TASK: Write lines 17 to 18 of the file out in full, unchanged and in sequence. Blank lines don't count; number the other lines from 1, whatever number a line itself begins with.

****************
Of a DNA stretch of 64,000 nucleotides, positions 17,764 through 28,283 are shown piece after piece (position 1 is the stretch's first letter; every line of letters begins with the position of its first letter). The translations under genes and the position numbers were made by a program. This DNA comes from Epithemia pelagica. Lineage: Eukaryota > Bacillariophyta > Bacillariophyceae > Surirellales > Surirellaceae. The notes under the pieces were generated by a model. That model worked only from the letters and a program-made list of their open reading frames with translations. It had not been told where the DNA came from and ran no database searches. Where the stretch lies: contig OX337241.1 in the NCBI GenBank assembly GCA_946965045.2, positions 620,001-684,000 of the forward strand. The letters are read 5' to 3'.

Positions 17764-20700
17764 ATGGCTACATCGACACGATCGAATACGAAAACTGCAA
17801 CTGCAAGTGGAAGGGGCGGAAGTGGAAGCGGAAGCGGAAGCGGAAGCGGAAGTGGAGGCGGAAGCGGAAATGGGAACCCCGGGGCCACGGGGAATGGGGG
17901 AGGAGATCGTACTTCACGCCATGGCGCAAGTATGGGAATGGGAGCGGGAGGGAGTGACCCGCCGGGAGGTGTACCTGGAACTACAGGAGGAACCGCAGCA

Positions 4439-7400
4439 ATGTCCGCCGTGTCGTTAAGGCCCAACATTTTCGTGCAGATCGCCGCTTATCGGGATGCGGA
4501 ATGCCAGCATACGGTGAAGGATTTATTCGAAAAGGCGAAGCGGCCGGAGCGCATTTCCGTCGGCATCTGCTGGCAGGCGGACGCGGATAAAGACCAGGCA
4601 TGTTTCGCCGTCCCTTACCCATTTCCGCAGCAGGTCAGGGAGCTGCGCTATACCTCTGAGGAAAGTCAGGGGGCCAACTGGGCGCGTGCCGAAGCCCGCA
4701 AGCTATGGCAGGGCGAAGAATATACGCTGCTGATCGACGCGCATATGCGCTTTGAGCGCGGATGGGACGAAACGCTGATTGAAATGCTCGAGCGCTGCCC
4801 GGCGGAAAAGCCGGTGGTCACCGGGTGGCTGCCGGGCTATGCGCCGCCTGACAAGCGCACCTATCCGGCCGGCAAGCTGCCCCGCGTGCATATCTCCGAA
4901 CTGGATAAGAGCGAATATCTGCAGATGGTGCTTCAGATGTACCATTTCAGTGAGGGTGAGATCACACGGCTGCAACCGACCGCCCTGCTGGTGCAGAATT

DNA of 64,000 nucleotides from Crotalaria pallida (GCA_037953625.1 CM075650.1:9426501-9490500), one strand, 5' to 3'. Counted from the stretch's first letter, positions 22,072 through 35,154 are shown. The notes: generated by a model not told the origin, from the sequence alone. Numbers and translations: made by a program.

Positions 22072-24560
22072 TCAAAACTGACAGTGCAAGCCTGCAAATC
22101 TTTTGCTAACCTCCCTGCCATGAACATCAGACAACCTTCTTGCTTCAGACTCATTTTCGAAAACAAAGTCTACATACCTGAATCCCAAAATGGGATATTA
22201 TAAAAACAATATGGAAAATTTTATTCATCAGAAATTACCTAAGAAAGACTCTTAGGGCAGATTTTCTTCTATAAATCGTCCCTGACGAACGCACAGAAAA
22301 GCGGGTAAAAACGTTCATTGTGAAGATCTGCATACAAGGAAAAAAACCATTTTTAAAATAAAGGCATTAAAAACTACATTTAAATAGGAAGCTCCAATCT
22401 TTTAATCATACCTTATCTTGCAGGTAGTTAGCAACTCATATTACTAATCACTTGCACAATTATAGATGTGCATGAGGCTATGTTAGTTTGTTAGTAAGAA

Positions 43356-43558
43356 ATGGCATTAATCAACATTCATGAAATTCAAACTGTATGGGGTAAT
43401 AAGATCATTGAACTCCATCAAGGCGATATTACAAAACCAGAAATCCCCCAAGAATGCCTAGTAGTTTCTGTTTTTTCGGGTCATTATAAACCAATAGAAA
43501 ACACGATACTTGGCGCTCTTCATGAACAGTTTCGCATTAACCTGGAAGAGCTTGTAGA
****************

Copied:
22201 TAAAAACAATATGGAAAATTTTATTCATCAGAAATTACCTAAGAAAGACTCTTAGGGCAGATTTTCTTCTATAAATCGTCCCTGACGAACGCACAGAAAA
22301 GCGGGTAAAAACGTTCATTGTGAAGATCTGCATACAAGGAAAAAAACCATTTTTAAAATAAAGGCATTAAAAACTACATTTAAATAGGAAGCTCCAATCT